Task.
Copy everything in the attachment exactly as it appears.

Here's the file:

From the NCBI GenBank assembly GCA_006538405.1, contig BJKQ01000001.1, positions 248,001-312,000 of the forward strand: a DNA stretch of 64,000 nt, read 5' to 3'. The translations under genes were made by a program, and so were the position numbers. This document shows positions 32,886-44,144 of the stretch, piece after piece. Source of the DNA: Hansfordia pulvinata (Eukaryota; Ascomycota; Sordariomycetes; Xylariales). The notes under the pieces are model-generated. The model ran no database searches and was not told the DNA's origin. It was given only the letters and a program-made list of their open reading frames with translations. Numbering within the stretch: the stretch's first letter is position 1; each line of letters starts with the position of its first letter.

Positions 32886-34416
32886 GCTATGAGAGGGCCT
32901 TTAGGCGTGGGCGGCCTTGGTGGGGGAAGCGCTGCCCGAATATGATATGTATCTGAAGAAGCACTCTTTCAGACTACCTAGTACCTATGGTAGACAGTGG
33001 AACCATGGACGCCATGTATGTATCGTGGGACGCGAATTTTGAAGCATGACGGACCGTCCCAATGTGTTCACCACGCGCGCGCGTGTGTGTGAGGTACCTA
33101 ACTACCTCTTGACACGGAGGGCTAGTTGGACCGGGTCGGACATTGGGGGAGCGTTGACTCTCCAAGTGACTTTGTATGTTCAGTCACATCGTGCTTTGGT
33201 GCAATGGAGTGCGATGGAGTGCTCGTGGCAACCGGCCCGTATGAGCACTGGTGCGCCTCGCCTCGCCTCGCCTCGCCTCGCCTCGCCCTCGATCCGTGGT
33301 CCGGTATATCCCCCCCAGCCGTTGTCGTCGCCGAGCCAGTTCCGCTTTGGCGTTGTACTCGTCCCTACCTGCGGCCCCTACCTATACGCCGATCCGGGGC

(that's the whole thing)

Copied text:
From the NCBI GenBank assembly GCA_006538405.1, contig BJKQ01000001.1, positions 248,001-312,000 of the forward strand: a DNA stretch of 64,000 nt, read 5' to 3'. The translations under genes were made by a program, and so were the position numbers. This document shows positions 32,886-44,144 of the stretch, piece after piece. Source of the DNA: Hansfordia pulvinata (Eukaryota; Ascomycota; Sordariomycetes; Xylariales). The notes under the pieces are model-generated. The model ran no database searches and was not told the DNA's origin. It was given only the letters and a program-made list of their open reading frames with translations. Numbering within the stretch: the stretch's first letter is position 1; each line of letters starts with the position of its first letter.

Positions 32886-34416
32886 GCTATGAGAGGGCCT
32901 TTAGGCGTGGGCGGCCTTGGTGGGGGAAGCGCTGCCCGAATATGATATGTATCTGAAGAAGCACTCTTTCAGACTACCTAGTACCTATGGTAGACAGTGG
33001 AACCATGGACGCCATGTATGTATCGTGGGACGCGAATTTTGAAGCATGACGGACCGTCCCAATGTGTTCACCACGCGCGCGCGTGTGTGTGAGGTACCTA
33101 ACTACCTCTTGACACGGAGGGCTAGTTGGACCGGGTCGGACATTGGGGGAGCGTTGACTCTCCAAGTGACTTTGTATGTTCAGTCACATCGTGCTTTGGT
33201 GCAATGGAGTGCGATGGAGTGCTCGTGGCAACCGGCCCGTATGAGCACTGGTGCGCCTCGCCTCGCCTCGCCTCGCCTCGCCTCGCCCTCGATCCGTGGT
33301 CCGGTATATCCCCCCCAGCCGTTGTCGTCGCCGAGCCAGTTCCGCTTTGGCGTTGTACTCGTCCCTACCTGCGGCCCCTACCTATACGCCGATCCGGGGC